“In Wall Street parlance, this is called a busted deal,” David Smith, chief investment officer at Rockland Trust Investment Management Group, told BizSm@art. “It didn’t work. It didn’t do a good job stimulating demand.”
Zynga, whose popular games include Farmville, Mafia Wars and Words With Friends, first gained traction on popular social-networking site Facebook, where the company makes money by selling virtual items such as jewelry and poker chips in its games. With that being said, Zynga’s IPO had been highly anticipated because it was seen as a way for investors to get a slice of Facebook’s growth before Facebook’s itself goes public (a move expected to happen sometime in 2012).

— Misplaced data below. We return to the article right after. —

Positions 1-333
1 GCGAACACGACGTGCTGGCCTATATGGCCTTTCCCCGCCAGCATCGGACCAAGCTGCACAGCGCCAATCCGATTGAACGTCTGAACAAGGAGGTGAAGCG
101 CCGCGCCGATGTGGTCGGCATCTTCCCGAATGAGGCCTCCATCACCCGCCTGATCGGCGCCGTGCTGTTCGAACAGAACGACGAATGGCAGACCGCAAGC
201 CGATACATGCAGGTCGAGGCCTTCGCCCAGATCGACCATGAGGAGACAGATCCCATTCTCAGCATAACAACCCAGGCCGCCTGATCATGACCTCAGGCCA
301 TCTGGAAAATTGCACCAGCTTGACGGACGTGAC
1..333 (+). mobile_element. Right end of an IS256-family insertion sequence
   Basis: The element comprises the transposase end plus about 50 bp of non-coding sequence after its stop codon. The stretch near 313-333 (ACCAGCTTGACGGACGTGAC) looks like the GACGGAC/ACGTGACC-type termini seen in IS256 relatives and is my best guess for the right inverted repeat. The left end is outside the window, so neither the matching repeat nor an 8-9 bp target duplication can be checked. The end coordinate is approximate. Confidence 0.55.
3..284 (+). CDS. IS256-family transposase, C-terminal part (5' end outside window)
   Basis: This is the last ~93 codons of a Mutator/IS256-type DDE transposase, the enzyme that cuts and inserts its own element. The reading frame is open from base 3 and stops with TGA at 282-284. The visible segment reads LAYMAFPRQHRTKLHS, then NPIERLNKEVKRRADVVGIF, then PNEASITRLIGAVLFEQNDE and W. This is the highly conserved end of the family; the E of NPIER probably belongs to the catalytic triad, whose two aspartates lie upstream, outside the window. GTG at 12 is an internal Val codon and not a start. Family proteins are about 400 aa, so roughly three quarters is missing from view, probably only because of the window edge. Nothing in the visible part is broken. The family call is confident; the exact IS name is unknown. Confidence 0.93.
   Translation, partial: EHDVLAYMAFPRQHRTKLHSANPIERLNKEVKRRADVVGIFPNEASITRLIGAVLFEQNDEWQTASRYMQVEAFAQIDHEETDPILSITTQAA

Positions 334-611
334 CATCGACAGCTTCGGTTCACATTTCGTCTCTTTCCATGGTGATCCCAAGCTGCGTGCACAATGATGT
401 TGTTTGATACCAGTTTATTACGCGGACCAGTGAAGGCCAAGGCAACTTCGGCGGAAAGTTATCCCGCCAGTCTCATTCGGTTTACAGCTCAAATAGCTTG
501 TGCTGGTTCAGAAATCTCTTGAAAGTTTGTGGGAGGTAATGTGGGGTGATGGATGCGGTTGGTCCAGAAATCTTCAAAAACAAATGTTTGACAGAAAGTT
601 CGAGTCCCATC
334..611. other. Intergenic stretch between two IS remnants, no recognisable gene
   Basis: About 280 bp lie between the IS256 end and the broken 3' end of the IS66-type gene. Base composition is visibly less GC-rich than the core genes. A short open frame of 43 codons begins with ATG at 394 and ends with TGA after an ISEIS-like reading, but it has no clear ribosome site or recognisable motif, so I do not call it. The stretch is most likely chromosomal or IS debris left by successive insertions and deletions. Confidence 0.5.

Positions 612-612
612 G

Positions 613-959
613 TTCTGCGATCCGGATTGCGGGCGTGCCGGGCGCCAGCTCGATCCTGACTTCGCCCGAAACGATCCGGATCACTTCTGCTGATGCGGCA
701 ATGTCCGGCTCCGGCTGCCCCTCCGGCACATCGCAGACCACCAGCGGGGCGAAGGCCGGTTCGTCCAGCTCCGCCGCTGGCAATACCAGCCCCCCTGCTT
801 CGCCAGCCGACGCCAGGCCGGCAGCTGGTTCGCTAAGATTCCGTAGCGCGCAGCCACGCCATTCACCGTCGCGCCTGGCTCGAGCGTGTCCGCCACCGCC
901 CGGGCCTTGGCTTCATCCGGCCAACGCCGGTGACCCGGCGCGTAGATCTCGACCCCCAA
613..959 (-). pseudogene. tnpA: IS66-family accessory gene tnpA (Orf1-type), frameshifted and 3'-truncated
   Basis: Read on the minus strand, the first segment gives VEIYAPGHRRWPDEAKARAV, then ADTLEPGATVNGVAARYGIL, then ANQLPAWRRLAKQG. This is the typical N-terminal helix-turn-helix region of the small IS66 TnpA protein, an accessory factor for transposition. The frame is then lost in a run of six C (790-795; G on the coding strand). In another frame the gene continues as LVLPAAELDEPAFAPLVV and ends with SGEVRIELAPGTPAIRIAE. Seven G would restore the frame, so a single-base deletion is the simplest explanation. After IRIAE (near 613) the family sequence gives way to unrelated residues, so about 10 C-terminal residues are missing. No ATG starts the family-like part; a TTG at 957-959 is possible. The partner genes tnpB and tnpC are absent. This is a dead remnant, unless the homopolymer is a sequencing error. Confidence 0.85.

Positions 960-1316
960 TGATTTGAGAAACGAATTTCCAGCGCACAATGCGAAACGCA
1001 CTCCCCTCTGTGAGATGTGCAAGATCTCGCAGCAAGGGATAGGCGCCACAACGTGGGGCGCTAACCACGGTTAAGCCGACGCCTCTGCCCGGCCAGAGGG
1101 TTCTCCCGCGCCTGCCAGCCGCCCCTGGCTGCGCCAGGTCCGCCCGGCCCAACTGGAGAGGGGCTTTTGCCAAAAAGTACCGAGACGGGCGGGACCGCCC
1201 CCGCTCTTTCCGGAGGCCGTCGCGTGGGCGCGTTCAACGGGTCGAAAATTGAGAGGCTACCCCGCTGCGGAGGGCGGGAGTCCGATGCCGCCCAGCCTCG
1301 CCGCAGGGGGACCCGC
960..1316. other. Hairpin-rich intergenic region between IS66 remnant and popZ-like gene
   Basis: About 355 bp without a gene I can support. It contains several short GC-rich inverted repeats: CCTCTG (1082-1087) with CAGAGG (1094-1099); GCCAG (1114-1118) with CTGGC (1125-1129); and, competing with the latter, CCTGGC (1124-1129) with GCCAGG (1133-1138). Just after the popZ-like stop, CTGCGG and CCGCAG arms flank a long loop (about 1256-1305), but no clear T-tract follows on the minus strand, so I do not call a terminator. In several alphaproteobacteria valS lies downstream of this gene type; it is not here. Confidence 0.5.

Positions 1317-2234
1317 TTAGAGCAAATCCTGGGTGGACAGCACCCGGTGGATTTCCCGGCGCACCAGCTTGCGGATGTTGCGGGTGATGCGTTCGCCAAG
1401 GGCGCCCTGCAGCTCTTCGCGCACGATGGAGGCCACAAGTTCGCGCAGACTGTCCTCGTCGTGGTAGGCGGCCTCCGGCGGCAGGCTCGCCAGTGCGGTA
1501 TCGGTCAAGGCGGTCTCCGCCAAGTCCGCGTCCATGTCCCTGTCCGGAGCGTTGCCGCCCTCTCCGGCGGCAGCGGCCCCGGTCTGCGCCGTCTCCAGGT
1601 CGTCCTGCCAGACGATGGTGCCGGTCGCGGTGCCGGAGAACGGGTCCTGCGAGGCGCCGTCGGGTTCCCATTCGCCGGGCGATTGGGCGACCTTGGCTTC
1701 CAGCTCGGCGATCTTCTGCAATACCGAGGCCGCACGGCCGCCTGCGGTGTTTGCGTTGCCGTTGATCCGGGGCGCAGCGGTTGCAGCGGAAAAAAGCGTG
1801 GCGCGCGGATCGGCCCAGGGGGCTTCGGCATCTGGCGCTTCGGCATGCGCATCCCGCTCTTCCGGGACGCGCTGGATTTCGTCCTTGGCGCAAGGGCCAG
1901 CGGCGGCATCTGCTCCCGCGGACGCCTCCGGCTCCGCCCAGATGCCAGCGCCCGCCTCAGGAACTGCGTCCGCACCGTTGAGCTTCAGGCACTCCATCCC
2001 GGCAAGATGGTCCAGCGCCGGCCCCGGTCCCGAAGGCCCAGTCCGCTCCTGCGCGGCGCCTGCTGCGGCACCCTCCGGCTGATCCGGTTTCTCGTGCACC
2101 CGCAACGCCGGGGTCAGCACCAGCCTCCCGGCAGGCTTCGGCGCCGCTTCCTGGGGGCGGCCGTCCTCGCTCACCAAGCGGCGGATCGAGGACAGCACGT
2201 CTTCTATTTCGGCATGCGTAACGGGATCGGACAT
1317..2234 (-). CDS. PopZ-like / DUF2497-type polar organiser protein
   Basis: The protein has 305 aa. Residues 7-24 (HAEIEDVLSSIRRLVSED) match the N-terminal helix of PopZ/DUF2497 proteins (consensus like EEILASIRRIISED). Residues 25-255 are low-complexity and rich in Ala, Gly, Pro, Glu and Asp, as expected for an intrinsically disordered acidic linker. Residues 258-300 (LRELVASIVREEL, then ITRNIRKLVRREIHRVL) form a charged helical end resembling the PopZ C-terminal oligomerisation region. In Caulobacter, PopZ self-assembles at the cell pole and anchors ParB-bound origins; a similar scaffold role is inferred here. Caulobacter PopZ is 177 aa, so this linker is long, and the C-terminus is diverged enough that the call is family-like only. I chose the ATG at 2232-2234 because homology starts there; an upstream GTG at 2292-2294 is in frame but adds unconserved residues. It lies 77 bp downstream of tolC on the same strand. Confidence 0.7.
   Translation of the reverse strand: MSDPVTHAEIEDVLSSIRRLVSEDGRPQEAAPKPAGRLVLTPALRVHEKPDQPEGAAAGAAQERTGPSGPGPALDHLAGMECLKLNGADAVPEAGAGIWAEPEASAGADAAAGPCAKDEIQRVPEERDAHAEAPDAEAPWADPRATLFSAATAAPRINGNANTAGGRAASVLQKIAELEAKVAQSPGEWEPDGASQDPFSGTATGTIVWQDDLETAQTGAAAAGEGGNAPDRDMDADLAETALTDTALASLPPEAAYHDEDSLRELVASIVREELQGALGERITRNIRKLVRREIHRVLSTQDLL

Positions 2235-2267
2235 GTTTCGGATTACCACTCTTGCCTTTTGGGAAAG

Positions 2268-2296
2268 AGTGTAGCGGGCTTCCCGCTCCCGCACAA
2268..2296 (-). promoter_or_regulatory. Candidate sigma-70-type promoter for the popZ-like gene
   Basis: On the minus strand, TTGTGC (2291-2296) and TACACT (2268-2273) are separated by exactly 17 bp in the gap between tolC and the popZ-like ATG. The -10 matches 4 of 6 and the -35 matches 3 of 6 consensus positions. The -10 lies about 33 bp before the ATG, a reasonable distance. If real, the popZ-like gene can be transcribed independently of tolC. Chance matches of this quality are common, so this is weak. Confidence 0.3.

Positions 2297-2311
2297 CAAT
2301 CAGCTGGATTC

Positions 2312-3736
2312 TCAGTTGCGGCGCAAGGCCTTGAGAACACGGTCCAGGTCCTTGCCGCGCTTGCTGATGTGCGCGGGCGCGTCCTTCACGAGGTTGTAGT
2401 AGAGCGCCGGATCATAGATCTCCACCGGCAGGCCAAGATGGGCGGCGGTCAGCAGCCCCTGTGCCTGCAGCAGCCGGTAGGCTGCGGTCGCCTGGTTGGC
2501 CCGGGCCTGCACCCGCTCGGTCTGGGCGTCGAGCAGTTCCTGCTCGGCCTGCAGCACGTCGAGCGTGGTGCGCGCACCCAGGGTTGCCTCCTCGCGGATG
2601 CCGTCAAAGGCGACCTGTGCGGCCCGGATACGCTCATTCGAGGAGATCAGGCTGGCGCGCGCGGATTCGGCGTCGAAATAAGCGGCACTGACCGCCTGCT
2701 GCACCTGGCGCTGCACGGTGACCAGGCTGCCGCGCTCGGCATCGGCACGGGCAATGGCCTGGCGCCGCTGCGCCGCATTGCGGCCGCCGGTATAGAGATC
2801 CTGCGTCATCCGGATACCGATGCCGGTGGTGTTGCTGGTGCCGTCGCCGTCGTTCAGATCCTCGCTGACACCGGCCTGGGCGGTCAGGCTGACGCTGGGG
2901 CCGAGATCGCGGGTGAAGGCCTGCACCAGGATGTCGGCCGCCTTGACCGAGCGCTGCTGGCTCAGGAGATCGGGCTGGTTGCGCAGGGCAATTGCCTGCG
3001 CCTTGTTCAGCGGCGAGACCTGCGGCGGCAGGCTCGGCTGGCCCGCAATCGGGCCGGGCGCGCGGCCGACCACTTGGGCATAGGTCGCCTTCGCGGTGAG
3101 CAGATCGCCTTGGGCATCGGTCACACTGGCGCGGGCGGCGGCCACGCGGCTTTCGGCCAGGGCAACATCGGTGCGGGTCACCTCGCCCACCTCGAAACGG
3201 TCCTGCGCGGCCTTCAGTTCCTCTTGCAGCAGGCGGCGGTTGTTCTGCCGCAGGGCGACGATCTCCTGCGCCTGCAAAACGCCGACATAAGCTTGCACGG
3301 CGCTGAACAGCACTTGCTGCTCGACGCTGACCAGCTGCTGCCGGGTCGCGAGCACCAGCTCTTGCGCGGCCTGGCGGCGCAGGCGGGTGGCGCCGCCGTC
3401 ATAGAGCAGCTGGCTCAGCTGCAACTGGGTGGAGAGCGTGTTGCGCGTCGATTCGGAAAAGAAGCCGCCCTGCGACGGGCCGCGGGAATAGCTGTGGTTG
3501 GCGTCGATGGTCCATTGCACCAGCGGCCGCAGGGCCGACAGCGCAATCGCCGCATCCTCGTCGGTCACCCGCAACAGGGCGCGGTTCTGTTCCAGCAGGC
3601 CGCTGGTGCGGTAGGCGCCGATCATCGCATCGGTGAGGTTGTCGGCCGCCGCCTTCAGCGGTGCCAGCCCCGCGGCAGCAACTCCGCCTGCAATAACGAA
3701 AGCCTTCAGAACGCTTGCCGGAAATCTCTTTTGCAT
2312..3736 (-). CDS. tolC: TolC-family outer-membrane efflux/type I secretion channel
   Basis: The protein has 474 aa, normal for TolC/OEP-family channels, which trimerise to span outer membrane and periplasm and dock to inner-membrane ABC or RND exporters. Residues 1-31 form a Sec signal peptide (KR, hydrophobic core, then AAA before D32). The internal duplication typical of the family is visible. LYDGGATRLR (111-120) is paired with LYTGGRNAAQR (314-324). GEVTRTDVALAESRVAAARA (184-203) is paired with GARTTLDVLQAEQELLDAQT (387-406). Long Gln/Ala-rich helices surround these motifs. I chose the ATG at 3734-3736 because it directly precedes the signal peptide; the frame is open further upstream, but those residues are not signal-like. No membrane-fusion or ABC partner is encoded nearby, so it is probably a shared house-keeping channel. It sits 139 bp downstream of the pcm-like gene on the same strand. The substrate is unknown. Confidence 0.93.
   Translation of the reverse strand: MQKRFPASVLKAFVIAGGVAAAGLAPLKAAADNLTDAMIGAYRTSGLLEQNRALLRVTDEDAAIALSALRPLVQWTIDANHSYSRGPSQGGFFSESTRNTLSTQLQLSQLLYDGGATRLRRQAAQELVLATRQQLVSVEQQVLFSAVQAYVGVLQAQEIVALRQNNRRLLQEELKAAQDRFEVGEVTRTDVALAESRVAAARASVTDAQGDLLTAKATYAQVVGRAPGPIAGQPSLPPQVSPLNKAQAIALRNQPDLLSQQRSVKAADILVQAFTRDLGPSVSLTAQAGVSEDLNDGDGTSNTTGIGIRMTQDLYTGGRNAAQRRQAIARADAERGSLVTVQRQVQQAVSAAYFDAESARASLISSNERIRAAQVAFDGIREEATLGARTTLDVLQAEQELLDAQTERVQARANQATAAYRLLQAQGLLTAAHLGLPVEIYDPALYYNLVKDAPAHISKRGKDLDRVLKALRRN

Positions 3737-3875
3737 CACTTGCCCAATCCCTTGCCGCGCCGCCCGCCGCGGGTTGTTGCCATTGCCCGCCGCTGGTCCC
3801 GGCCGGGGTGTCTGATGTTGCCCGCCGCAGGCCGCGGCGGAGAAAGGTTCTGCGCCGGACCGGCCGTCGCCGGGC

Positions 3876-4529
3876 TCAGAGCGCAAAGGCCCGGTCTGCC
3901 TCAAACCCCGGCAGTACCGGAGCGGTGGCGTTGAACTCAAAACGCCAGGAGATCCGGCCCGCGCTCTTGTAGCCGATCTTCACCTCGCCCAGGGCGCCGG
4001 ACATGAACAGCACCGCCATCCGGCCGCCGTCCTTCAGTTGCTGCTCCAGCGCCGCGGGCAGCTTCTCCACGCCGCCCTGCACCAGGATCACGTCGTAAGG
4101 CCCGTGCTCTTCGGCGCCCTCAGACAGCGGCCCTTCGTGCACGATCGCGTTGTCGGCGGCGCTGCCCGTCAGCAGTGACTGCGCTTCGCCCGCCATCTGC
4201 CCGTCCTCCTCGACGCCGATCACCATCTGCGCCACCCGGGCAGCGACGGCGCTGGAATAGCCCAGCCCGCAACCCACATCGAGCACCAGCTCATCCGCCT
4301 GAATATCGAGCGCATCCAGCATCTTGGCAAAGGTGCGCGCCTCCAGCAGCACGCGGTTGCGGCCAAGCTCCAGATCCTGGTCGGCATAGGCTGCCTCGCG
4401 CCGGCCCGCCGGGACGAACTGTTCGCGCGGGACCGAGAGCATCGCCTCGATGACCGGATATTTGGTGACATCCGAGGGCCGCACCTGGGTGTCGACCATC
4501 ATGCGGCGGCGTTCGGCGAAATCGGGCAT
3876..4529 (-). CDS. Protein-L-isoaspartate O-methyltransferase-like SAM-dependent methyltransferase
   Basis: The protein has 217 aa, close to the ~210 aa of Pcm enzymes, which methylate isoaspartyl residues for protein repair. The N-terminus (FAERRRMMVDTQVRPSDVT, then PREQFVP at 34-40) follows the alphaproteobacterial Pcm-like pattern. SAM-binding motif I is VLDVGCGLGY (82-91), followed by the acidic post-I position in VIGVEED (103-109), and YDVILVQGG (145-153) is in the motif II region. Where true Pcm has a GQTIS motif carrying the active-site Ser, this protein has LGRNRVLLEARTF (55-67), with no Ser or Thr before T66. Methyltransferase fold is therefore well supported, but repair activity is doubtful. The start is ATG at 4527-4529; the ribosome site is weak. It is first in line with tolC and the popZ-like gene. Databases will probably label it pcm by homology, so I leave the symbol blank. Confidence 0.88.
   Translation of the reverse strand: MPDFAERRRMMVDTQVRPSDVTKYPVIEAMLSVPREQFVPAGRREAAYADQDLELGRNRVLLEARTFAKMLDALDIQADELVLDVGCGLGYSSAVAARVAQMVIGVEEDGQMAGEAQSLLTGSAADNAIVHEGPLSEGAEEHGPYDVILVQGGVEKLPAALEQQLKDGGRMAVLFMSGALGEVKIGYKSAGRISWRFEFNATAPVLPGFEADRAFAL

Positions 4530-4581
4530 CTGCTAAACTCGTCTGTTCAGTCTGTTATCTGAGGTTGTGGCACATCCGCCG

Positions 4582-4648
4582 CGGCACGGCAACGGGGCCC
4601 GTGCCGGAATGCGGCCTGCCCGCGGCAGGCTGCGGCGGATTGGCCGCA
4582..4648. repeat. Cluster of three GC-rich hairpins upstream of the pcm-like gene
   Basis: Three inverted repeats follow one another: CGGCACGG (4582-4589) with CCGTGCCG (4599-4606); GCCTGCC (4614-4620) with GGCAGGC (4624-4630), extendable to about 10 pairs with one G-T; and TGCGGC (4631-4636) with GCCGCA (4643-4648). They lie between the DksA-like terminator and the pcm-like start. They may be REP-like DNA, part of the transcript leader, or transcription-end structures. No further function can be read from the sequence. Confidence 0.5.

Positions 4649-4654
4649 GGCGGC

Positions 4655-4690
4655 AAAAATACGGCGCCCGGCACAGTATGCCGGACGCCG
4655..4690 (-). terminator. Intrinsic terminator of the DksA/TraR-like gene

“In four years, Zynga has grown from nothing into a company that now has 2,000 employees and produces exceptional work,” Jeffrey Katzenberg, head of DreamWorks Animation SKG Inc., told the LA Times. “It’s become one of the greatest gaming companies in the world.”
According to Zynga’s filing with the Securities and Exchange Commission, the company offered 100 million shares, to raise $1 billion to develop games and possibly acquire companies or technologies.
Despite the game maker’s debut-day drop, Zynga CEO Mark Pincus said in an interview that he was unfazed by the stock’s initial performance.
“The value of what we are will be measured in terms of quarters and years, not in terms of trading days,” Pincus said. “What really matters is that over the next eight, 12 quarters, we build products that deliver on the promise of social gaming.”
What are your thoughts of Zynga’s D-Day drop? Do you think Zynga’s IPO woes are a foreshadowing for Facebook’s stock debut?